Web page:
“There is no magic pill for vaginismus,” says Dr Williams. However, there are a number of treatments available that can help alleviate symptoms and allow you to live pain-free. Most vaginismus cases can be successfully cured, but we are all different. That's why it's important to seek medical advice from your doctor or gynecologist. With their help, you can discover the root cause of your vaginismus and decide on the best treatment plan for you. According to Dr Gelman, most treatment plans involve a multidisciplinary care team, primarily pelvic floor physical therapy and a sex therapist or cognitive-behavioral therapist.

The most common treatments for vaginismus include: 

  1. Dilator therapy
  2. Psychosexual therapy
  3. Pelvic floor therapy

The treatments for vaginismus 

1. Dilator therapy

What it is:

Dilator therapy is often used by post-menopausal women but can be beneficial for those with vaginismus, too. It works by stretching the vaginal opening and aims to make things like penetrative sex and pelvic floor exams more comfortable. 

How it works: 

“Dilators are graduated cylinders that are inserted vaginally to help stretch the vaginal opening and promote relaxation of the pelvic floor. They can help to decrease sensitivity and increase a person's tolerance to penetration,” explains Dr Gelman. 

There is no set treatment plan for this type of therapy, Dr Gelman explains. Instead, with the help of a pelvic floor specialist, you'll be guided through a dilator program created to suit your individual needs. 

2. Psychosexual therapy

What it is:  

Psychosexual therapy is a talking-based therapy treatment that helps support a person as they delve into their awareness of their own feelings about their body image and sexual experiences. It is facilitated by a qualified counselor or sex therapist who is there to discuss your symptoms and experiences and help you understand them. 

How it works: 

Your doctor or gynecologist may refer you to a specific counselor as part of your treatment plan. Psychosexual therapy is often a long-term program that allows you a safe space and plenty of time to overcome your sex-related problems. 

"This kind of therapy will sometimes include the educational element of using vaginal trainers in your own time (similar to dilator therapy). However, the difference is that the patient may talk about their experiences with the therapist during the next session," says Penney.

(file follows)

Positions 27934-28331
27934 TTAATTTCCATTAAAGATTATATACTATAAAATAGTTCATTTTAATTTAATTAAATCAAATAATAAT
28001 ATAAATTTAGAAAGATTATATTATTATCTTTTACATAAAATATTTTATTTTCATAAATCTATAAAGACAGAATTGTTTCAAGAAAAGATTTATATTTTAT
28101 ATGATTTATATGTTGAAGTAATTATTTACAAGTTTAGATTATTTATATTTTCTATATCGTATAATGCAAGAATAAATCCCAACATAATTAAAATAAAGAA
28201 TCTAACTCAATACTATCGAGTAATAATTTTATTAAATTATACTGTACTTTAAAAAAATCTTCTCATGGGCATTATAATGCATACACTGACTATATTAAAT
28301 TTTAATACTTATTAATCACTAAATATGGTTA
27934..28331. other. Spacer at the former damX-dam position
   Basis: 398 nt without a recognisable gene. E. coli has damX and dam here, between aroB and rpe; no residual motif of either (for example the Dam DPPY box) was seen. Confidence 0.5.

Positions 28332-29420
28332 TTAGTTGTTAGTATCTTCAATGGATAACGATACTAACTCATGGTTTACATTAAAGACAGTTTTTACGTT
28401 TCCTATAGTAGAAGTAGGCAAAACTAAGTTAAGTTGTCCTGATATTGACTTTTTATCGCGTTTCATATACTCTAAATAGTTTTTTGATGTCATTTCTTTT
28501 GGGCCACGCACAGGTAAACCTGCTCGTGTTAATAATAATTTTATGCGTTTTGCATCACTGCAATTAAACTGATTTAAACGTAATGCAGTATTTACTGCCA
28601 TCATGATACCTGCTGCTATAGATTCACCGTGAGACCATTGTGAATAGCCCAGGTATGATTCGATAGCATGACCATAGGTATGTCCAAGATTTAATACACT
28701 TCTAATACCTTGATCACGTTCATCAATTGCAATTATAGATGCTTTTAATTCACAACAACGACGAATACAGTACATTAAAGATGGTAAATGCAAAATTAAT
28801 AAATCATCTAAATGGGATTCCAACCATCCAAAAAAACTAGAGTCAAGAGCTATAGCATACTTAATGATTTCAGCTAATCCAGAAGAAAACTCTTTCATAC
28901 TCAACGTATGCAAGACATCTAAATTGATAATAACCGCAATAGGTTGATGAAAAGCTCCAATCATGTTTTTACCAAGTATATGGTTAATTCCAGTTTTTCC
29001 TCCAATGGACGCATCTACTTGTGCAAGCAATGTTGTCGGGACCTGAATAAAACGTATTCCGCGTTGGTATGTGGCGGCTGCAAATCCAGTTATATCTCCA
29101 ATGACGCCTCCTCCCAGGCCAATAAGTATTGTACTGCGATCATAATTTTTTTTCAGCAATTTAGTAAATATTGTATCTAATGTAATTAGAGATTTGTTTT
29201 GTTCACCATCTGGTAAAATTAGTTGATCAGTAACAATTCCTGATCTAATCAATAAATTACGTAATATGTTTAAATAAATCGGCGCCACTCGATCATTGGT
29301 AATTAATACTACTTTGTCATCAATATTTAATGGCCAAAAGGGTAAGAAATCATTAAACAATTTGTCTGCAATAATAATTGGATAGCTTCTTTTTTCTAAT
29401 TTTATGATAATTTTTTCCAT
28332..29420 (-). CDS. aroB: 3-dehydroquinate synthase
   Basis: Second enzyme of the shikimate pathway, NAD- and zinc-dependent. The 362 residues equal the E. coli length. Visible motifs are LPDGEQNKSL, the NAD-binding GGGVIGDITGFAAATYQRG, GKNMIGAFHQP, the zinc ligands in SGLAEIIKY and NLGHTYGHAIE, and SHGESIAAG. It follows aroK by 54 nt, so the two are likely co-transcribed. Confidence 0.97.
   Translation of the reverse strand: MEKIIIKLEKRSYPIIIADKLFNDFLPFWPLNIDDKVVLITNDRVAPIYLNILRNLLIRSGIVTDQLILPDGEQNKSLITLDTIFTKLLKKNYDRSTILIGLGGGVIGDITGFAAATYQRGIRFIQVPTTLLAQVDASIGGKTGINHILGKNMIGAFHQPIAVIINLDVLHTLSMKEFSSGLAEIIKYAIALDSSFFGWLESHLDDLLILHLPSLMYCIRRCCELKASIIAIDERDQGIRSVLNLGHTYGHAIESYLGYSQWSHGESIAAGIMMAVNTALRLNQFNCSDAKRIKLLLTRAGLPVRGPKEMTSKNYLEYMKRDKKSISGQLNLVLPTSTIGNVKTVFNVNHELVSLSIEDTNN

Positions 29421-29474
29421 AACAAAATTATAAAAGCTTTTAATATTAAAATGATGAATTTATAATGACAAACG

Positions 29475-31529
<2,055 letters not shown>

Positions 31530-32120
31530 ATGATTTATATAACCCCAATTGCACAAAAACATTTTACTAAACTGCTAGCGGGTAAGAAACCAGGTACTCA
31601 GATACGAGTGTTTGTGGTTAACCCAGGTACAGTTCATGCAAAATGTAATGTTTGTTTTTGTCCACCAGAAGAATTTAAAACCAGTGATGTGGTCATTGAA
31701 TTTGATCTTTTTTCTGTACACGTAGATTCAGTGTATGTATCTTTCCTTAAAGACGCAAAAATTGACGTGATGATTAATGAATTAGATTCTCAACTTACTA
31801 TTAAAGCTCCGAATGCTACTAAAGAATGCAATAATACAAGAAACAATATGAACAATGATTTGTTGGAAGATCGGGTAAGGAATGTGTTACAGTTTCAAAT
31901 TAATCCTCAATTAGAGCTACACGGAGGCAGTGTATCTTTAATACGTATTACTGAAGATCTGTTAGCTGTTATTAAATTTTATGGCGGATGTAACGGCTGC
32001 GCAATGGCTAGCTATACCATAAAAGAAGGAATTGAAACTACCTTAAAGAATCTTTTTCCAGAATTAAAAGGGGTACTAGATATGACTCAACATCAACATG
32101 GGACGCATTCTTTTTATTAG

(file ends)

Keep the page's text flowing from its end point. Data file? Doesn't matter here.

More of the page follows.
“A qualified psychosexual therapist may also introduce the intervention called Sensate Focus, which aims at gaining understanding and knowledge of the patient’s own body, reactions and limitations,” adds Penney. 

3. Pelvic floor therapy

What it is: 

Dr Williams describes pelvic floor therapy as a medication-free and high effective treatment for vaginismus. "If we start patients on medications, they often ask 'How long do I have to take this?' With pelvic floor therapy, the therapist will work with the patient until they reach their goals," says Dr Williams. 

How it works: 

Pelvic floor therapy is physical therapy and is often used during rehabilitation for pelvic floor dysfunction or injury. Using small strengthening movements, during this type of therapy you'll work to strengthen your pelvic floor and learn to relax your muscles with the aim of improving symptoms. 

Kegel exercises and kegel balls are a popular form of pelvic floor therapy that can help reduce pain during sex and manage incontinence. This is a long-term solution to vaginismus, and with the help of a pelvic floor expert, can be effective in relieving symptoms and allowing you to have a better quality of life. 

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Moving forward after a vaginismus diagnosis  

Getting a vaginismus diagnosis can be overwhelming, and it can seem like a long road to recovery. However, Dr Williams wishes to remind those with vaginismus that "you are not broken. Your vagina is not broken. It's just muscles, and they and you can get better.”

“Do not feel ashamed about the problem and focus on the journey to its resolution and not on the final results. It can affect any woman at any stage of their lives in a different way,” adds Penney.        

Reflecting on her vaginismus recovery, Wilkinson explains she wishes she “had known that it was going to be okay and that this is my body’s way of protecting itself. For so long, I hated my body and felt like my vagina was a foreign object that didn’t belong to me”. 

Like many women, she found vaginismus to be a daunting and isolating condition but wants to remind us all that with the help of specialists, a full recovery is possible. 

w&h thanks pelvic floor physical therapist Dr Rachel Gelman, Dr Nicole Williams, gynecologist and author of This Is How You Vagina, and Agatha Penney, psychosexual and integrative psychotherapist for their time and expertise. 

Many thanks to Hannah Van-de-Peer and Grace Wilkinson for sharing their experiences. 

Holly is a freelance feminist writer, with a particular interest in women’s health, women’s rights and gender equality. Alongside her writing, she is a keen campaigner for gender equality and volunteers for a number of different charities such as Women United and the National Alliance of Women's Organisations (NAWO). She also attended the 65th Commission on the Status of Women conference as a delegate for UN Women UK.